Common law conventions, such as the doctrine of emblements and good husbandry clauses, are not prepared to address the novel issue of rhizome reclamation. Accordingly, parties must privately contract to protect themselves under a bioenergy farm lease.

The Doctrine of Emblements

The doctrine of emblements, a long recognized equitable remedy,7 is illustrative of the manner in which the common law fails to protect the interests of the parties to a bioenergy farm lease. The doctrine provides a tenant who holds farmland for an indeterminate period a right to remove from the land, after the termination of the tenancy, the emblements planted prior to the termination of the tenancy.8 The doctrine permits ingress and egress for necessary purposes, not a right of possession, and the right must be exercised within a reasonable time after the tenancy has ended.9

Traditionally, the doctrine of emblements only applied to fructus industriales, plants that must be sown each year in order to produce. In practice, courts limited application of the doctrine to crops such as wheat and corn.10 This traditional definition was deemed too restrictive in light of modern agricultural practices.11 Perennial plants may be classified as emblements under the modern construction of the doctrine if they require extensive cultivation each crop year in order to bring forth the crop.12 In 1986, the Illinois Supreme Court specified crops such as hops, sugar cane, and some artificial grasses as potential emblements.13

As Miscanthus is a grass, the modern statement of the doctrine seems to include the right of a farmer to harvest Miscanthus biomass after the termination of a lease, so long as the other factors are met.14 But what about the potentially valuable rhizomes–does the doctrine of emblements allow for their harvest?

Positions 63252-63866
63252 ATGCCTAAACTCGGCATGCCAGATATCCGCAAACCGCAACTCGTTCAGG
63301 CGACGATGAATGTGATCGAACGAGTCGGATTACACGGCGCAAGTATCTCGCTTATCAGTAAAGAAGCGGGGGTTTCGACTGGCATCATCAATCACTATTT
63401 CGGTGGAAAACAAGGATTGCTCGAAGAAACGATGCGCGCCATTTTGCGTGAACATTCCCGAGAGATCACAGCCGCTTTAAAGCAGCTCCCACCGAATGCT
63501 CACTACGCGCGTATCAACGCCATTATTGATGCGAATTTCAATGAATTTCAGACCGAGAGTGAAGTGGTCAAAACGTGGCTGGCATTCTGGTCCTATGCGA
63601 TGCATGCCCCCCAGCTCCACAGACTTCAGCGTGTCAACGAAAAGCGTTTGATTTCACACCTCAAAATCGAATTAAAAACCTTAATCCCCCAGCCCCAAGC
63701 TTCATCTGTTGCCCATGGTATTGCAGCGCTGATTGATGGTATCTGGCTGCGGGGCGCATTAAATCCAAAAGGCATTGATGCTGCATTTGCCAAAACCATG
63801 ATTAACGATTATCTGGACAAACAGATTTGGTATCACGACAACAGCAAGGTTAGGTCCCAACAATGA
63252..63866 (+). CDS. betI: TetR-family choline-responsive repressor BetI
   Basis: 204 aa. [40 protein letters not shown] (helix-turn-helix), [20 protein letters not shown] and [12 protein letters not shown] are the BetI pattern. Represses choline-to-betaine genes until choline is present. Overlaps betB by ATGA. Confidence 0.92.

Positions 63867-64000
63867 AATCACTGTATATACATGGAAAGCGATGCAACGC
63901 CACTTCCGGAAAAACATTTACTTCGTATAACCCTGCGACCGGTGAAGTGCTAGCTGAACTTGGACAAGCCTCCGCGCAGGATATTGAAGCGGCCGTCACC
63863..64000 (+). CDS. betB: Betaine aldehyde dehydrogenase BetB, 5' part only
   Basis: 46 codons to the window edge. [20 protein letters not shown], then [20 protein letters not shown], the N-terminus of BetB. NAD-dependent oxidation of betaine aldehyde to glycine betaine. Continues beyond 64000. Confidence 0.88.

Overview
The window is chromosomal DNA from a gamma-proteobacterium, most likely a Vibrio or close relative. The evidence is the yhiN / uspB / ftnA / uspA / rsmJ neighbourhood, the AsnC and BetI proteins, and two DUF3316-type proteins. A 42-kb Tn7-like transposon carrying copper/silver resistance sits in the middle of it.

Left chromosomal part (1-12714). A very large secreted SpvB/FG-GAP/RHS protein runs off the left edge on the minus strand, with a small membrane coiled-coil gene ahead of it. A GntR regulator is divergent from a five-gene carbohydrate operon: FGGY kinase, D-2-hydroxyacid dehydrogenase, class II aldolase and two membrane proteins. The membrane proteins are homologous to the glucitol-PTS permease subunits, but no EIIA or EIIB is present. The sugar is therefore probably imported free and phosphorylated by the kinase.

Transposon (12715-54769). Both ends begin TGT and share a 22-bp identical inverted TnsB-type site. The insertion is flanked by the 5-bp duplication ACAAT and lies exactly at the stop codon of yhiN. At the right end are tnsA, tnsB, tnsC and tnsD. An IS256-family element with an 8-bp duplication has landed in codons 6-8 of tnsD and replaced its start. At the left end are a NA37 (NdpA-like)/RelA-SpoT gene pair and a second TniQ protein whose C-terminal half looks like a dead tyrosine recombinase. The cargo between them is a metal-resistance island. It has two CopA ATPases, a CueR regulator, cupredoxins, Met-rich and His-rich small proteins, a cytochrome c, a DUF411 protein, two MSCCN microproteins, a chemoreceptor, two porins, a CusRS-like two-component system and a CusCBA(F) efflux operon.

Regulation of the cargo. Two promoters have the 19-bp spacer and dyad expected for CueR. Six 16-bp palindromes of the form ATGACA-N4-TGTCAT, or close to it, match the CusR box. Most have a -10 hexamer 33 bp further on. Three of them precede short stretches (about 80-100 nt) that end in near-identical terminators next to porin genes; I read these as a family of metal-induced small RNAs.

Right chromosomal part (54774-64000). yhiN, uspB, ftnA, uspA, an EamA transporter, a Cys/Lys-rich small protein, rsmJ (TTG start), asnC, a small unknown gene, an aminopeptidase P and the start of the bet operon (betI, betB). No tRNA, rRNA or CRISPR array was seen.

While a court has yet to analyze this issue, the answer is likely no: even the expanded modern interpretation of the doctrine does not likely cover rhizomes. For instance, the Restatement of Property suggests that in the context of the doctrine of emblements, the term annual crops refers not only to those crops which have to be placed in the ground each year, but also those crops as to which the produce in any single year is principally the result of the attention and care exerted in that same agricultural year.15 Thus the biomass growing annually from the rhizome might be an emblement, but the rhizome itself continues to grow year after year in a perennial manner which defies this definition. Courts, therefore, are unlikely to grant tenants a right to post-lease rhizome reclamation under the doctrine of emblements.